"if not leaving such switch open, negligently left said switch unlocked or in such condition that it was thereby likely to come partly open, or be partly opened, and left in that condition, as otherwise it would not have been."
It was also alleged that the switch was not provided with a reasonably sufficient light and lock or not provided with either a light or lock. Defendant alleged that the switch was partly open solely by reason of the fact that some person or persons for whose act defendant was and is in no way responsible, shortly before the derailment, removed the lock and switch light from the switch and opened the switch partly. Appellant contends that the testimony was prejudicial in view of the fact that it was developed that defendant's brakemen were negroes, and that one of them who worked around the switch several days before the wreck was present at the trial, but not called to testify, and that plaintiff's counsel repeatedly, by questions objectionable in their nature and withdrawn on objection, insinuated to the jury that locks of main line switches at the time in question were frequently not in place, and there had been accusations against the negro brakemen concerning their leaving locks off because they did not want to go to the trouble of locking and unlocking them. The witness Brown further on was interrogated further about the same matter, and gave, in substance, the same testimony; but, as the bill of exceptions contains all of his testimony on this subject, it may be that the objection was considered as urged to all the questions propounded to him with regard to the matter. However, we find from appellant's statement that in the cross-examination of appellant's witness Bolling he testified that it was a frequent occurrence for switches to be unlocked and locks missing; that he had heard that negro brakemen were accused of throwing the locks away; that it was more trouble for the brakemen to unlock a switch and turn it and then lock it again than if there is no lock on the switch. No objection was made to this testimony, but further on objection was made to a sweeping question concerning many switches on the railroad operated by appellant, said objection being that:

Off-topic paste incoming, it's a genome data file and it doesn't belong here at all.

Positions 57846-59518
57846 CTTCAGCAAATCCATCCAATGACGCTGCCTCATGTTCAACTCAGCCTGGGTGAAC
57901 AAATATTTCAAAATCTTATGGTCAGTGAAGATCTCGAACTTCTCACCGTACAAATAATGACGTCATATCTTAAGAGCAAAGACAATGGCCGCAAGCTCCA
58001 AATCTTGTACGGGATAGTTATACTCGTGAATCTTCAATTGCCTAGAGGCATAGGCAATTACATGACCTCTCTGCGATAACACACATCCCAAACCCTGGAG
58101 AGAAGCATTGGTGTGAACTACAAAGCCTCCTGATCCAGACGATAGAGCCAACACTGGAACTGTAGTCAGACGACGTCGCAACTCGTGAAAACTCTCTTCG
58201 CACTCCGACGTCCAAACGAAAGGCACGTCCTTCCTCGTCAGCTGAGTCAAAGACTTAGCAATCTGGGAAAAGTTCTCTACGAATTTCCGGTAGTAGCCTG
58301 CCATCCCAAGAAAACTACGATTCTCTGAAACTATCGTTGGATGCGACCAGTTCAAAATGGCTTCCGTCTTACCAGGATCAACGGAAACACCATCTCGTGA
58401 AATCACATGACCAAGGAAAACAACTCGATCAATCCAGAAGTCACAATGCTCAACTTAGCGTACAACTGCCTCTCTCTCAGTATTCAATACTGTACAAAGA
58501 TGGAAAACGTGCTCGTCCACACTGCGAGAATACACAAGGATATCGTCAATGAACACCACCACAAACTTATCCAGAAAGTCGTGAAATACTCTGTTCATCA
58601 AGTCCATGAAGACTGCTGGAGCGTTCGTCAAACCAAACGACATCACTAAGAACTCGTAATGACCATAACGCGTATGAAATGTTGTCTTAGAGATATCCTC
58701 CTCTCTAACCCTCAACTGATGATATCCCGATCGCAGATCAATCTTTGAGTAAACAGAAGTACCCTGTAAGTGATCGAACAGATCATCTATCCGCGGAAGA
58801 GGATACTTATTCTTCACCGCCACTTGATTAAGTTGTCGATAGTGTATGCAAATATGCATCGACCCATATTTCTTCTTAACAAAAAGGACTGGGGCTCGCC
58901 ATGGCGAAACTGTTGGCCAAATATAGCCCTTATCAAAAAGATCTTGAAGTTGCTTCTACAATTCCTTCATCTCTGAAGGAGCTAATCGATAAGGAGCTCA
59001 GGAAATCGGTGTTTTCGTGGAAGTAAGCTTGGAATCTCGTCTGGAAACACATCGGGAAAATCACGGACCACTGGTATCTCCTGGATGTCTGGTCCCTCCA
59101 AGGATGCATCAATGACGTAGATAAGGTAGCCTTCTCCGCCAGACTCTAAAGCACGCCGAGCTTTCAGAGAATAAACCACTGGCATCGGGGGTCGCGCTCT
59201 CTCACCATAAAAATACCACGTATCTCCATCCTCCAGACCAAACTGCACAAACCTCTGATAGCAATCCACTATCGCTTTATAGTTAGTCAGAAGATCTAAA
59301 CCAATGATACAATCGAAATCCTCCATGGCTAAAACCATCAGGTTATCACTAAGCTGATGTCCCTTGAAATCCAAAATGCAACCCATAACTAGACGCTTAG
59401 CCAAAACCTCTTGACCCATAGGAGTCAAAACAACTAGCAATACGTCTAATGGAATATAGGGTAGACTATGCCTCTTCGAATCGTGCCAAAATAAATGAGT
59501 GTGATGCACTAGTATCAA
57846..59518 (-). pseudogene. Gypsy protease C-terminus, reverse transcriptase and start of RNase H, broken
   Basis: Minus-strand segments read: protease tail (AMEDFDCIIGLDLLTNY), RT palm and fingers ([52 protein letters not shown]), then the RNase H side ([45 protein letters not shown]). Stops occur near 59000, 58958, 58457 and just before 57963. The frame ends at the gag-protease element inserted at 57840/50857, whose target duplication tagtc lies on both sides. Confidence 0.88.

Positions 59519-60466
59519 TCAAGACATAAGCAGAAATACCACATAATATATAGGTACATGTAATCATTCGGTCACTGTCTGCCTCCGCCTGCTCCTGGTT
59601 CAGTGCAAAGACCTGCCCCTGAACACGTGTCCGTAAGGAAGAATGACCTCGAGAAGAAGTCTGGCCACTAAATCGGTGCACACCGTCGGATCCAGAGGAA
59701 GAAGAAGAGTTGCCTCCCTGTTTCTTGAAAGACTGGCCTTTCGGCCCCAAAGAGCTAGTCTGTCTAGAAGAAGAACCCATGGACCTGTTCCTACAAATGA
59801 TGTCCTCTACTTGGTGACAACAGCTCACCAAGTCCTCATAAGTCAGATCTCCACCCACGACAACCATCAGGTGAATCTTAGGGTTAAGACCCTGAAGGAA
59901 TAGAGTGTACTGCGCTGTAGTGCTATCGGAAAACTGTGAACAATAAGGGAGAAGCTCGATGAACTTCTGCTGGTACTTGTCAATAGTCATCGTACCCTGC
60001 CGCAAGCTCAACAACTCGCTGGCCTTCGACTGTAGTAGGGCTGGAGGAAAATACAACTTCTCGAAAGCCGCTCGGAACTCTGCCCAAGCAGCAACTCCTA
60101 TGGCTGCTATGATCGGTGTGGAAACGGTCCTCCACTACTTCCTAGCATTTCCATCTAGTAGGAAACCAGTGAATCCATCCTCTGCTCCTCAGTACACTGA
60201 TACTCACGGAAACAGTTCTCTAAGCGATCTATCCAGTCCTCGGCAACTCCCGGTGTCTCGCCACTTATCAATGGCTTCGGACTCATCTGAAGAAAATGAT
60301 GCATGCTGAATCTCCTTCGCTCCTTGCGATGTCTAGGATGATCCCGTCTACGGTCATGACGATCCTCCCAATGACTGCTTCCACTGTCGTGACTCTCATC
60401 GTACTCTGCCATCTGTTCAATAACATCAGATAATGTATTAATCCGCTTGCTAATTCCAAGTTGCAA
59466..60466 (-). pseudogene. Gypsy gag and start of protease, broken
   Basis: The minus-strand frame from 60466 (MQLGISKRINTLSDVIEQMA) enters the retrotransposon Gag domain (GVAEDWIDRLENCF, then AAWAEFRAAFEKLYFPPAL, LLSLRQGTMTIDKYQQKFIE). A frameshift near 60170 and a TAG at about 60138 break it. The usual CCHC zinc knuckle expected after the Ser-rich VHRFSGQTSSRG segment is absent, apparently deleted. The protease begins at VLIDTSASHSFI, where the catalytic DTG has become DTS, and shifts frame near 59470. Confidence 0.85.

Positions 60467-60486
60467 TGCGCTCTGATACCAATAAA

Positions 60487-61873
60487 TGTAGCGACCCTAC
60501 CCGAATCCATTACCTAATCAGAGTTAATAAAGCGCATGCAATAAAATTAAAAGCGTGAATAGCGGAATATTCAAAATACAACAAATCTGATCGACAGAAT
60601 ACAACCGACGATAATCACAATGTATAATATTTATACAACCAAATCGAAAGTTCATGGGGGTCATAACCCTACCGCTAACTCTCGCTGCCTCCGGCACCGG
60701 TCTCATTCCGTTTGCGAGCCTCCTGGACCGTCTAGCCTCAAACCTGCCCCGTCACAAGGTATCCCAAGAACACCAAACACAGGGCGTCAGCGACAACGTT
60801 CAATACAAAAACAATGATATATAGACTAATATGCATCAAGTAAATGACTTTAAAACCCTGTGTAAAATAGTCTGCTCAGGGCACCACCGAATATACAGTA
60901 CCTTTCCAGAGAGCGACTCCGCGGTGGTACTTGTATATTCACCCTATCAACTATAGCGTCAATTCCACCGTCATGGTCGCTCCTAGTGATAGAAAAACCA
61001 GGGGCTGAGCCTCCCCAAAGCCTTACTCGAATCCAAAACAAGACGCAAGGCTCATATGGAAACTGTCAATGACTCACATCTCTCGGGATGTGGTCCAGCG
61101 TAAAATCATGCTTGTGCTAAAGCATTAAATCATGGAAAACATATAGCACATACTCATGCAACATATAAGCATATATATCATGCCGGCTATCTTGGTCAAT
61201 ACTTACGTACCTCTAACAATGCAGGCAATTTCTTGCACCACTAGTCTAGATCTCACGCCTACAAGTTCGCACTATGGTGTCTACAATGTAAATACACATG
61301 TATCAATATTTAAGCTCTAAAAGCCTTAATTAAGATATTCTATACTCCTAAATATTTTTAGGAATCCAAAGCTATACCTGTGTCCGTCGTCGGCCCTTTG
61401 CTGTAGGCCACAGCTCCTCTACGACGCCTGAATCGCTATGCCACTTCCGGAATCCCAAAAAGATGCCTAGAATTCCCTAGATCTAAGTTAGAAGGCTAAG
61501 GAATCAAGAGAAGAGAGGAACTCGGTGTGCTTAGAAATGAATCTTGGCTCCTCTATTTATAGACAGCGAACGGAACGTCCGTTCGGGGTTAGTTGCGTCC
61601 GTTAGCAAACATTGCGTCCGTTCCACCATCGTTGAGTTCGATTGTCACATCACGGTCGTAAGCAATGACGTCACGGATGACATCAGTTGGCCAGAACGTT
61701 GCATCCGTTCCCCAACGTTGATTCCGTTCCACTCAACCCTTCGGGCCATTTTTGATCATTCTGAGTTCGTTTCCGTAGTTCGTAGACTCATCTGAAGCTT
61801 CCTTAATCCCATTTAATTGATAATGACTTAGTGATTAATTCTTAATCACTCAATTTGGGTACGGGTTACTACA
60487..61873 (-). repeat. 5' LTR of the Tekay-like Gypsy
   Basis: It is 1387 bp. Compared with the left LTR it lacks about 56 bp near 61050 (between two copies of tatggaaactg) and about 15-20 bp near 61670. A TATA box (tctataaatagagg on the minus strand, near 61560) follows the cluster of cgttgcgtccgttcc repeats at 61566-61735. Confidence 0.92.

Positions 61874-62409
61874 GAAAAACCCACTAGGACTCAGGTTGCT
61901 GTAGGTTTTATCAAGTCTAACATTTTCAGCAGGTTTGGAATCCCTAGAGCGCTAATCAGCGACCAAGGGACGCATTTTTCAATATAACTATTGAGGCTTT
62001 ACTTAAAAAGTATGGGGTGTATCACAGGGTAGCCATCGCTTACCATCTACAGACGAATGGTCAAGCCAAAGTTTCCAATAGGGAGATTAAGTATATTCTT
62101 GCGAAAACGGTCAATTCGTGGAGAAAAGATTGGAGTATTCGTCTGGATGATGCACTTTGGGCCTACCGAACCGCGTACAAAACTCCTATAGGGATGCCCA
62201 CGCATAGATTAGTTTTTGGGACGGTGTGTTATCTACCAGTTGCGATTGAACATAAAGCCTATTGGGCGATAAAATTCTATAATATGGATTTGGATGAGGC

"Said line of testimony was objected to because it had nothing to do with the switch in question."
The question was withdrawn. We do not understand that this objection was intended to relate back to the other questions and answers, and it therefore appears that the same testimony, the admission of which is assigned as error, was introduced without objection. In addition, there being testimony to the effect that switches were locked and as to the method of operating switches, and as to the kind of locks used, all of which testimoney was unobjectionable, any person would know that the presence of the locks made the work of operating the switch more troublesome than if no lock was used. The statement by a witness of such obvious conclusion could not injure defendant; and, even if the testimony was improper, it must be held to have been harmless. Other testimony and questions excluded may have operated to the prejudice of appellant, but we are confined to the assignment of error presented, and it may be that appellant suffered injury by not placing the brakeman on the stand who was in attendance on the court, but the failure to do so was the voluntary act of appellant. The assignment is overruled.
The fourth, sixth, and eighth assignments complain of certain statements used by one of plaintiff's counsel in argument, which statements were withdrawn upon objection and the jury instructed not to consider the same. We doubt whether the statements made were objectionable, but, if so, in view of their withdrawal and of the fact that they were made in the opening argument which was followed by three arguments for defendant, we conclude that we would not be justified in reversing the judgment on account thereof. The assignments are overruled.
By the fifth assignment it is contended that the affirmative answer of the jury in response to defendant's requested special issue No. 14 is contrary to the overwhelming preponderance of the testimony to the extent of showing that the verdict was the result of bias and passion on the part of the jury. The issue was as follows: